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  • I need sparky help

    There is a heated discussion in another forum I frequent about running romex in conduit. The concensus is split down the middle on if it is against the NEC. No one has been able to post proof positive either way. I am on the it should not be done side. Can one of you in here post someting either way with the wording fro the NEC?
    SSG, U.S. Army
    Retired
    K.I.S.S., R.T.F.M.

  • #2
    Re: I need sparky help

    I am not an electrician, but when i asked the inspector in my area (ontario, canada) it was a no-no to run romex in conduit. I had to run individual wire in steel conduit for an indoor garage circuit.

    Do a search here on the ridgid forum, we had quite a discussion about it too and lots of great info came ot of it.

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    • #3
      Re: I need sparky help

      I believe this is the discussion you refer to:

      http://www.ridgidforum.com/forum/sho...?t=9481&page=2

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      • #4
        Re: I need sparky help

        What are the reasons for doing this?

        Pulling ROMEX through conduit would be twice the labor, vs THHN or similiar conductors.

        The only reason I would do this, is if I had several enclosures with control devices and was using short nipples to connect and then only to avoid running to the supply house for spools of wire.

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        • #5
          Re: I need sparky help

          I believe the reasoning the inspectors use is not using the Romex the way it is intended to be used. Romex is designed to be used without being confined by being inside of a metal or PVC conduit and the outer jacket of the romex is the the conduit for the wires. It would be like putting a 1/2 inch conduit with wires enclosed inside a 3/4 in conduit. Also there is a maximum fill of the inside area of a conduit that is allowed before having downgrade the current carrying capacities of the wire. The outer jacket of the Romex would eat that up pretty fast.

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          • #6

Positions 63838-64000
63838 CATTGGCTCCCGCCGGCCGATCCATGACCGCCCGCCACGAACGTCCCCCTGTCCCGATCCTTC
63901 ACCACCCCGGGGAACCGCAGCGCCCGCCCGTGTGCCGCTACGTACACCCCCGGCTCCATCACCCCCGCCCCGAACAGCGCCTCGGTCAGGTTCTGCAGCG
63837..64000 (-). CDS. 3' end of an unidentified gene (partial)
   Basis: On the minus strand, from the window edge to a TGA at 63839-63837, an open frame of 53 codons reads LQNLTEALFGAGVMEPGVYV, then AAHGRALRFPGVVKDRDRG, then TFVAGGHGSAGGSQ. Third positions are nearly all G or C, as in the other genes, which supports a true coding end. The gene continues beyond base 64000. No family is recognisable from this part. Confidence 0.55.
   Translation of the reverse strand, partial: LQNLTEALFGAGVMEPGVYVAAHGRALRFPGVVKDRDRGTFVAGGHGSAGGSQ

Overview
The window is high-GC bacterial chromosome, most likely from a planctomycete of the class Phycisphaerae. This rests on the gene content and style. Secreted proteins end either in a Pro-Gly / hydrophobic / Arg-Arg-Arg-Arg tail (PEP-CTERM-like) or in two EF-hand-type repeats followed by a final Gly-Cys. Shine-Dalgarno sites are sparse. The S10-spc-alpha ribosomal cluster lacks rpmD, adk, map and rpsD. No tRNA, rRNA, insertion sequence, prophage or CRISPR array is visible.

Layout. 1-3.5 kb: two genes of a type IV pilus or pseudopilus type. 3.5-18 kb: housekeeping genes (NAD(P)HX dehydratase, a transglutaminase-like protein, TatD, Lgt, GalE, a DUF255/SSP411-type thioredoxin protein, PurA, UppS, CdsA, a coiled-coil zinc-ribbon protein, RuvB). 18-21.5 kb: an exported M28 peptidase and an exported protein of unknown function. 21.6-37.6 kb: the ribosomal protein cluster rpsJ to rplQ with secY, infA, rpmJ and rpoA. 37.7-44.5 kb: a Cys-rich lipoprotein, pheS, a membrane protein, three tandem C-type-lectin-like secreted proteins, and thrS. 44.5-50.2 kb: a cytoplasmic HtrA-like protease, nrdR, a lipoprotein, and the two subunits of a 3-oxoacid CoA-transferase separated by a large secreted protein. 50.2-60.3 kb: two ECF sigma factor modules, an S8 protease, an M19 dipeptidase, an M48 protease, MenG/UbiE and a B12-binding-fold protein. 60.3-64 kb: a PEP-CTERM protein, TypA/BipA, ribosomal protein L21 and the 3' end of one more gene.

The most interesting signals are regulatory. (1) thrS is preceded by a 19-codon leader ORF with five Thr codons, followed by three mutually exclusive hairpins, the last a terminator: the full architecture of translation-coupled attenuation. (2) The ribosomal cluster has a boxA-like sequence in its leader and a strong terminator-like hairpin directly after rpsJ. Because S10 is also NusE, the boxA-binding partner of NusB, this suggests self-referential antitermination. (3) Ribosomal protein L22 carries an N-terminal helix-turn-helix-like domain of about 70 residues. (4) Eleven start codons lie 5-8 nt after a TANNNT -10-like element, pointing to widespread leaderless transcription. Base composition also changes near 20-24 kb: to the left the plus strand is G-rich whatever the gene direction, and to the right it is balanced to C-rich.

Re: I need sparky help

            here in north carolina the only place we can use "romex" in emt....pvc....liquid tite flex...or any other type of "raceway" is if it is not connected on both ends for example to shield the wire down a block wall in a basement

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            • #7
              Re: I need sparky help

              Dont hold me to it, but I believe it has to with the "thermodynamics" heat transfer.

              REgards,

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              • #8
                Re: I need sparky help

                I too believe it can't be done here in Ontario. I think it's because of the jacket rating & flammability during a fire. Toxic stuff & all that...

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                • #9
                  Re: I need sparky help

                  2008 NEC 334.15 (B) and (C) also 334.30, these are the references you seek.
                  Chuck

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                  • #10
                    Re: I need sparky help

                    so, whats your guys take on this? Lets say you are running wires for a hot tub. The panel is on the other side of the house, but it is a truss system floor. You run Romex through the trusses (fished as the ceiling is finished) to the outside wall. Out side it then enters into PVC on the way to the tub. Now, so you dont have to splice it, could you then strip off the casing at the point it reaches the PVC and fish it through the PVC? from the point it enters the PVC back to the panel is still encased in the casing, but from the flush mount box on the wall through the PVC to the tub is now "shelled" and no longer in the outer casing of the romex?

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                    • #11
                      Re: I need sparky help

                      Originally posted by drsparky View Post
                      2008 NEC 334.15 (B) and (C) also 334.30, these are the references you seek.
                      Chuck
                      I believe without actually looking it up, all three of those sections are only related to physical protection. I don't recall ever actually seeing it in the codebook stating you can't run it in conduit.

                      Jeff

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                      • #12
                        Re: I need sparky help

                        Look at the conduit articles, for instance 352.22 (2005 NEC) for type RNC. Cables can be installed in conduit unless the cable article says otherwise, and Article 334 for NM cable doesn't prohibit running it in conduit. Note that type NM cable cannot be used outdoors, even if it's inside a conduit. Stripping the outer jacket off and and using the individual wires is neither required nor permitted by the NEC. The individual wires are not marked as required by 310.11.

                        For conduit-fill purposes, use the major diameter of an elliptical-shaped cable as if it were the diameter of a single circular conductor, per Note 9, Table 1, Chapter 9. This does not apply to short sections of conduit used for protection.

                        As I recall, there was some confusion between two NEC code-making panels in an earlier edition of the NEC. This resulted in a code that could be interpreted as prohibiting the use of cable in conduit, although the CMP's did not intend to do so.
                        Last edited by Matsukaze; 05-04-2008, 02:54 PM.

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